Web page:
In the subdivision, on one side of the street, some homes were largely unblemished. On the other side, most had been wiped clean to their slabs by the massive storm.
Among the debris a man stood with two boys leaned against his body as the president passed by in a black SUV.
At 2:20 p.m., the president exited the motorcade at the end of the cul de sac along with Gov. Mike Beebe, Sen. Mark Pryor, Congressman Tim Griffin and Vilonia Mayor James Firestone.
POTUS stopped and shook hands with Firestone and put his hands on his hips as he listened to the mayor out of earshot of reporters.
POTUS then walked down the street between piles of debris and destroyed homes. POTUS wore a light-colored button down shirt and khaki pants. He then talked with Griffin and both gestured to the damage areas and a pile of mangled lumber and metal.
The president then walked down the street with Pryor, Griffin and Beebe listening to Firestone. POTUS then broke away from the group and called out to two men in work clothes who stood near a trackhoe amid the debris. “How are you all doing?,” POTUS asked the men. He then shook their hands and talked with them. Most of the conversation was out of earshot of reporters but the president could be heard asking one of the men a question.
“Is anybody else at the hospital?,” POTUS asked.
“My wife and my son,” the man replied.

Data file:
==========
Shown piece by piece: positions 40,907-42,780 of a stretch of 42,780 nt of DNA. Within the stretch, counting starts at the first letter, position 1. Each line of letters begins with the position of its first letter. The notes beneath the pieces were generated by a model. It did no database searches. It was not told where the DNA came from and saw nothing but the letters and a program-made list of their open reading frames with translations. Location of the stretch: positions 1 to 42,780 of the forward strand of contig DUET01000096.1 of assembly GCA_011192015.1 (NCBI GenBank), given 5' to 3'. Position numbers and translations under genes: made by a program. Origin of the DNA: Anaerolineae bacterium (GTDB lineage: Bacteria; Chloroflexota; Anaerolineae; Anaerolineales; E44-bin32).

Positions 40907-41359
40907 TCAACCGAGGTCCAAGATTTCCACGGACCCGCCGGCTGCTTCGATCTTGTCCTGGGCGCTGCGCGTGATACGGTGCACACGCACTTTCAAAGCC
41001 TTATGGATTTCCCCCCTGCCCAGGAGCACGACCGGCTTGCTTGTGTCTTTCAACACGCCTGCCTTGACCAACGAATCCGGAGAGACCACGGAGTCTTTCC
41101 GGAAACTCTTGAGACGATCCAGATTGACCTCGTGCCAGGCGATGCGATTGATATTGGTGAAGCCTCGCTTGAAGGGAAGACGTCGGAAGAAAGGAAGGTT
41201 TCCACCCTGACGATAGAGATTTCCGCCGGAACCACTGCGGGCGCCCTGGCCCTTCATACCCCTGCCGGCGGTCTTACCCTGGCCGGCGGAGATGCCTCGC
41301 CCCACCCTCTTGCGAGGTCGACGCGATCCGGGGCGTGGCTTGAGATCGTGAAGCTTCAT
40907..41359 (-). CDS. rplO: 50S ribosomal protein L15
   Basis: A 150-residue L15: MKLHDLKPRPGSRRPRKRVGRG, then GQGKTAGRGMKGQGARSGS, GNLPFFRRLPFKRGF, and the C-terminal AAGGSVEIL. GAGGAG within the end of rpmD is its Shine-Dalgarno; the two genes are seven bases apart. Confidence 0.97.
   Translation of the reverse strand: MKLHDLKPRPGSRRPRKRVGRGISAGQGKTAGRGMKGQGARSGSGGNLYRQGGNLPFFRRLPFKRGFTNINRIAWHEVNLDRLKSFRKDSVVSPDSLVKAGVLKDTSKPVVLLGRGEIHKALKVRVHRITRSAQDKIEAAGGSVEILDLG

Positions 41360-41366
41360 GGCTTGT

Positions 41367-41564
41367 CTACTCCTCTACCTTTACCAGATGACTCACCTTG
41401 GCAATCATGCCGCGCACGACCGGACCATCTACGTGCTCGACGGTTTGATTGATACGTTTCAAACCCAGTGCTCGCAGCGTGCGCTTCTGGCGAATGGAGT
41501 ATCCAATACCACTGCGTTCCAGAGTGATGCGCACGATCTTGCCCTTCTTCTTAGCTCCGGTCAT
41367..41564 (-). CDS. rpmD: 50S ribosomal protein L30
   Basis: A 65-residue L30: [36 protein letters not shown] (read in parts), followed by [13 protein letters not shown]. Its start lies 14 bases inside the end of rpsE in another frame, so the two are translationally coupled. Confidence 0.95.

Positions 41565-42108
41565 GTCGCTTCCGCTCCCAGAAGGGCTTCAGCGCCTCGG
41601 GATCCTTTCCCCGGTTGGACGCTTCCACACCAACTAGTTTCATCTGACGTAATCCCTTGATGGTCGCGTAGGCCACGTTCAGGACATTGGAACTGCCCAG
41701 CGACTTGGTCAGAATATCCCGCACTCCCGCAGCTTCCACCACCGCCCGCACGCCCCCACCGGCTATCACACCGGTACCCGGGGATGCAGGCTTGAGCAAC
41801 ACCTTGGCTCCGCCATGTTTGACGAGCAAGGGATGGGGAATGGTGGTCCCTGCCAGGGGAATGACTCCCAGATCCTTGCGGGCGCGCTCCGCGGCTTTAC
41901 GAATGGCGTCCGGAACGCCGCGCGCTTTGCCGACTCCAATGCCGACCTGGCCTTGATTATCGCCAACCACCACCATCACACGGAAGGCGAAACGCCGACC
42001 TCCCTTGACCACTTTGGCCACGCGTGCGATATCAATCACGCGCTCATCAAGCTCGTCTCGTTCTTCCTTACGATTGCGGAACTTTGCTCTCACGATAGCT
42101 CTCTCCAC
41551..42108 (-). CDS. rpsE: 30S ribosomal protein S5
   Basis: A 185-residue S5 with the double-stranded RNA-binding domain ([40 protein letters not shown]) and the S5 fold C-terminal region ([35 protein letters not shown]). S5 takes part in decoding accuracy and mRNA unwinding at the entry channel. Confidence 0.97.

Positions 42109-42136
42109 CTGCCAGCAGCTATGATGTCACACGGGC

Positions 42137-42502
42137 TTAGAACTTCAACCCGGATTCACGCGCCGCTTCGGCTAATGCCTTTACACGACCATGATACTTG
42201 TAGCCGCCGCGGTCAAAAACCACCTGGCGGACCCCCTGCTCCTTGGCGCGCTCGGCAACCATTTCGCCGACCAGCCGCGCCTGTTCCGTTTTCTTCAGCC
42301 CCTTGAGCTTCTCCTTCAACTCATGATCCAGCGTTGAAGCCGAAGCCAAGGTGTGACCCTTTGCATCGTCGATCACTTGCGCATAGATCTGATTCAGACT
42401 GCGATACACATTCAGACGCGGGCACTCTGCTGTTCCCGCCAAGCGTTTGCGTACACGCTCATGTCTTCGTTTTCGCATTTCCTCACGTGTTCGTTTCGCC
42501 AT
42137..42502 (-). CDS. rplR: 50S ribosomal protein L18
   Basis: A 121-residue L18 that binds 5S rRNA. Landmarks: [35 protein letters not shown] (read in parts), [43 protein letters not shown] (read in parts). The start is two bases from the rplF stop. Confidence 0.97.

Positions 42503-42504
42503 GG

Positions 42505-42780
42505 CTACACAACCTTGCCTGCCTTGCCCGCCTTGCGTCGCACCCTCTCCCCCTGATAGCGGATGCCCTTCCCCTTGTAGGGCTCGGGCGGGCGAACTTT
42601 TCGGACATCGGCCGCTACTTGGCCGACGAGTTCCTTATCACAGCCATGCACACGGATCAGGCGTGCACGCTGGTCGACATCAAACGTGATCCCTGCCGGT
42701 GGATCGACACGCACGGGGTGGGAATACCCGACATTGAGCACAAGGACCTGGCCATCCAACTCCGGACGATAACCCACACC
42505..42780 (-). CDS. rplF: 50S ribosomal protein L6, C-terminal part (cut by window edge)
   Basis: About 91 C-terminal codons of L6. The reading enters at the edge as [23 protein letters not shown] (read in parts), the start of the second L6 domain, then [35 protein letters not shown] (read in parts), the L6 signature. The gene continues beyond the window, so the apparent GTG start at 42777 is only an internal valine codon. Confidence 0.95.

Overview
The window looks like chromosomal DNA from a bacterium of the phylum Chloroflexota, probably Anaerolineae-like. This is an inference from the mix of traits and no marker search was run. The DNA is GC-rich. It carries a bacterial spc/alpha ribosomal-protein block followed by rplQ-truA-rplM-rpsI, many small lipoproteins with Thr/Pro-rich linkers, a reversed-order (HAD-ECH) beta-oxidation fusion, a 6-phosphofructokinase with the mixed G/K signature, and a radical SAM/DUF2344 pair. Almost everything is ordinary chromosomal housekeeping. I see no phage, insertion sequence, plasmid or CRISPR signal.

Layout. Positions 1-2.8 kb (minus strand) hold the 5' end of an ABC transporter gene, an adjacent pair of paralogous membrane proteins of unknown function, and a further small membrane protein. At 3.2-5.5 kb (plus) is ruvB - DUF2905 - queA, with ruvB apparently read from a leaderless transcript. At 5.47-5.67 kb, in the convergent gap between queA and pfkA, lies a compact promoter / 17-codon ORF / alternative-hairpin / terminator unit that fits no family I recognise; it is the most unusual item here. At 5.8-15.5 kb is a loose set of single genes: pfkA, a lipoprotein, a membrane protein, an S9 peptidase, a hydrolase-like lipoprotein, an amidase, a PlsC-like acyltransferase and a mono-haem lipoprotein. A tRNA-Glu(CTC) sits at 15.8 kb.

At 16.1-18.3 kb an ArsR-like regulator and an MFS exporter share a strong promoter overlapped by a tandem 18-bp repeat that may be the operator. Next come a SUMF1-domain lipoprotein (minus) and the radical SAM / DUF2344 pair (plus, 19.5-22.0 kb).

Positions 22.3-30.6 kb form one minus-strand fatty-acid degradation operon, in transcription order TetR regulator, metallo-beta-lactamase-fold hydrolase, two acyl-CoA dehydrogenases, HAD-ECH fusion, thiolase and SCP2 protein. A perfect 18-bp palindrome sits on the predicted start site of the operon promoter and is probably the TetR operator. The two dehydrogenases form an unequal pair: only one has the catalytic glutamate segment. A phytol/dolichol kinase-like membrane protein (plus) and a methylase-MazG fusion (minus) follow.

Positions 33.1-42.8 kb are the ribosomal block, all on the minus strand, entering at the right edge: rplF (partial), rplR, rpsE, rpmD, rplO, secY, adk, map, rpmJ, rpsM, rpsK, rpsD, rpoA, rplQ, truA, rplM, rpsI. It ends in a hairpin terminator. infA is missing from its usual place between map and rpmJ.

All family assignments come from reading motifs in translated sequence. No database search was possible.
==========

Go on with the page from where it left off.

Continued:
The president then talked for a few minutes with the men out of earshot of reporters before moving on down the street.
At 2:22 p.m., POTUS continued on down the street after talking with the men by the trackhoe.
"How are you guys?" the president called to a man and two small boys (the same ones from earlier).
The man replied. "Man, it's good to see you sir" as the president shook his hand. "We're glad you're hear."
The president talked with the man and the two boys, inquiring as to the boys ages. Six and nine, they replied.
POTUS laughed as he continued talking with the man out of earshot of reporters.
At one point, the president could be heard asking the man: "Where were you when all this happened?"
The man replied that he was at a newly built shelter at Vilonia High School, where about 300 people sheltered the night of the storm.
As the president talked with the man and two boys (names to come in backgrounder from WH), one of the boys held a white, toy car. The other leaned against the man, and looked up at the president as they talked.
The president then asked the man which house he lived in. The man gestured down the street where some homes still had walls standing.
"You guys are one of those that kind of stayed up," the president said.
The man wore a maroon shirt with "Peace, Love and PTA," written in yellow on the back.
Then POTUS posed for a picture with the man and two boys. All four smiled.